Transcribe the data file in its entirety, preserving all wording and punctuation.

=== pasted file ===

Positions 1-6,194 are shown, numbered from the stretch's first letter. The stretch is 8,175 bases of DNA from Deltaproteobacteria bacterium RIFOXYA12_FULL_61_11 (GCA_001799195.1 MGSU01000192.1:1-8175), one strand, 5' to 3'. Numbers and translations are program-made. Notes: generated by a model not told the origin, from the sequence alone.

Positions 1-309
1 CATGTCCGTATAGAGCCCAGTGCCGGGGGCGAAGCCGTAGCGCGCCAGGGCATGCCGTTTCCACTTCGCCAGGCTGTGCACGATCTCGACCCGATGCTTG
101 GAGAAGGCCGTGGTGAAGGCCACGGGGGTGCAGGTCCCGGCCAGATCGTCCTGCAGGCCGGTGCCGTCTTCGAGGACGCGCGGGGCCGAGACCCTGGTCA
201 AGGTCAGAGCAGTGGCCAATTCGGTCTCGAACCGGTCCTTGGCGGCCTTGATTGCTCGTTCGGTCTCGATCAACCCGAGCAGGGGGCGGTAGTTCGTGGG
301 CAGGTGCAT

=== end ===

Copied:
Positions 1-6,194 are shown, numbered from the stretch's first letter. The stretch is 8,175 bases of DNA from Deltaproteobacteria bacterium RIFOXYA12_FULL_61_11 (GCA_001799195.1 MGSU01000192.1:1-8175), one strand, 5' to 3'. Numbers and translations are program-made. Notes: generated by a model not told the origin, from the sequence alone.

Positions 1-309
1 CATGTCCGTATAGAGCCCAGTGCCGGGGGCGAAGCCGTAGCGCGCCAGGGCATGCCGTTTCCACTTCGCCAGGCTGTGCACGATCTCGACCCGATGCTTG
101 GAGAAGGCCGTGGTGAAGGCCACGGGGGTGCAGGTCCCGGCCAGATCGTCCTGCAGGCCGGTGCCGTCTTCGAGGACGCGCGGGGCCGAGACCCTGGTCA
201 AGGTCAGAGCAGTGGCCAATTCGGTCTCGAACCGGTCCTTGGCGGCCTTGATTGCTCGTTCGGTCTCGATCAACCCGAGCAGGGGGCGGTAGTTCGTGGG
301 CAGGTGCAT